Helen Giles, Managing Director
Yes, a level of technical skill and experience is necessary for most jobs above entry level. But it is possession of sound core competencies that set outstanding performers apart from the mediocre and downright poor
We have a tried and tested way of demonstrating this. When we train in recruitment and selection we set participants an exercise where they have to close their eyes for a few moments and conjure into their minds the worst person they have ever had to work with. We then go round the room and list how everyone sums up their nightmare colleague in one sentence.
It’s as rare as hen’s teeth for anyone to say ‘He wasn’t able to apply the latest accounting standards’ or ‘She just didn’t have a grip of the technical aspects of her job’. Common responses include:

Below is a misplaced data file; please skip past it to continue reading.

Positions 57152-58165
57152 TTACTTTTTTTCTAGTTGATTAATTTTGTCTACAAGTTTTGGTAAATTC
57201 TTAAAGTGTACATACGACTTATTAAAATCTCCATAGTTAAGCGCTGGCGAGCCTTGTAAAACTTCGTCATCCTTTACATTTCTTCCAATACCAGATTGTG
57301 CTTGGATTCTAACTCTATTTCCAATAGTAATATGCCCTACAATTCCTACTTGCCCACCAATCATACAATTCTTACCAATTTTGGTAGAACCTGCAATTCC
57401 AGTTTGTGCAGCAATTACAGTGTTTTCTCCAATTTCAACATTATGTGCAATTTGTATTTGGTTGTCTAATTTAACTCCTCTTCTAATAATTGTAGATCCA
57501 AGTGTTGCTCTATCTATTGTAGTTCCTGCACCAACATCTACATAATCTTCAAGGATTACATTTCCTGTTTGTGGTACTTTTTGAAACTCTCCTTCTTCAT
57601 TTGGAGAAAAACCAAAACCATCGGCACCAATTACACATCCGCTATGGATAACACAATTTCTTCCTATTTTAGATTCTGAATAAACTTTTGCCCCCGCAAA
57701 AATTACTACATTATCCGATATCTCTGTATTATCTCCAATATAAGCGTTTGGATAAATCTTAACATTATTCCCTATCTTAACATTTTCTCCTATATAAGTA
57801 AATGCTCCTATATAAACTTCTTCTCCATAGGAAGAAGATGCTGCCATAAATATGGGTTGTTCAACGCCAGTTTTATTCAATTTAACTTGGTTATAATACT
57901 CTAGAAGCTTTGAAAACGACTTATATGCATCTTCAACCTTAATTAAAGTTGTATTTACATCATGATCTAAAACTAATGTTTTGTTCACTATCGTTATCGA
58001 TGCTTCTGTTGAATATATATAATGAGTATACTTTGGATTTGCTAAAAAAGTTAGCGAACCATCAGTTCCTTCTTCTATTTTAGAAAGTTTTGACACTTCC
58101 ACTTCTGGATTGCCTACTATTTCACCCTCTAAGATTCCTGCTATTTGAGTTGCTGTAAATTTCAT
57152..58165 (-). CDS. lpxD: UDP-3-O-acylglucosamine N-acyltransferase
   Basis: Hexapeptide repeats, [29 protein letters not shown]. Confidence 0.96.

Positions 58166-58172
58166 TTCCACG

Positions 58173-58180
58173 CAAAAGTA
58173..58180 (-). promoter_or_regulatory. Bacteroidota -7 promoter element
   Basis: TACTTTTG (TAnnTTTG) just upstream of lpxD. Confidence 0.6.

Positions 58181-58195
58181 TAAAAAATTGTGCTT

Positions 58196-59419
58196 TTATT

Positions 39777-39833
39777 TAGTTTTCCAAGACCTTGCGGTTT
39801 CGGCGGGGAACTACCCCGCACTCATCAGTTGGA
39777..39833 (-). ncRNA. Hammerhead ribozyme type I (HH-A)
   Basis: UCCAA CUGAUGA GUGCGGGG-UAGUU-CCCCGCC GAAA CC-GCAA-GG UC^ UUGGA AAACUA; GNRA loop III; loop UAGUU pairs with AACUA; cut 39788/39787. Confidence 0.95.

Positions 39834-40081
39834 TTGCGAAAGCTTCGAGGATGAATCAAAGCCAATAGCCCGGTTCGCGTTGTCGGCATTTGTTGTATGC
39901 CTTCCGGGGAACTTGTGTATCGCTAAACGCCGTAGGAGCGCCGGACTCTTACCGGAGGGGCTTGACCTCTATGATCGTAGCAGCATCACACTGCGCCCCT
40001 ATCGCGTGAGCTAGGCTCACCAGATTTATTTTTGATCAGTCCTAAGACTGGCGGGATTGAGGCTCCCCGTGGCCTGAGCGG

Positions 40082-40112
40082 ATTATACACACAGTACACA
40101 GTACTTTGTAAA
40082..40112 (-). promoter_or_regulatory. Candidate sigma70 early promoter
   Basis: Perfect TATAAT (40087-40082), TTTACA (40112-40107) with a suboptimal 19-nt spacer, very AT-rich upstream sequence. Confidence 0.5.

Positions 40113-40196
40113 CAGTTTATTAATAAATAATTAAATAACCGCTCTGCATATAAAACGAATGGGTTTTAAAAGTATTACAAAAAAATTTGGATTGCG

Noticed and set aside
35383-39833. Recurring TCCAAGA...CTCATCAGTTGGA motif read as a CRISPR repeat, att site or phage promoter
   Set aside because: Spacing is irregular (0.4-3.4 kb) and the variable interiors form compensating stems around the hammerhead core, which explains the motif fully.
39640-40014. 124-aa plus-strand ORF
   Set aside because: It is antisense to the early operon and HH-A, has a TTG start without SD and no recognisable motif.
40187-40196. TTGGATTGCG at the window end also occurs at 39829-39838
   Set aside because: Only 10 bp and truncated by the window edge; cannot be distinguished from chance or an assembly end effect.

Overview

- Spiteful, bullying, petty
- Micro-manager, nit-picker
- Lazy, never volunteering to do things, not a team-player
- Deceitful, manipulative
- Disorganised, never delivering on time
- You could tell them something twenty times over and they still didn’t get it.
We advise our clients to shortlist on the basis of non-negotiable levels of skill or experience – things that organisations tend to pitch much higher than they need so that they exclude their best potential applicants. And then when it comes to selection, make that almost purely competency-based. Any technical or knowledge-based requirements should be tested by setting appropriate skills or written work-tray exercises. Your valuable interview time should be focused purely on drilling down to how the candidate has genuinely demonstrated the competency-based behaviours you require.
As the saying goes: hire for core capability and attitude, train for skills.
In our next blog we’ll reveal more about the how to of competency-based interviewing.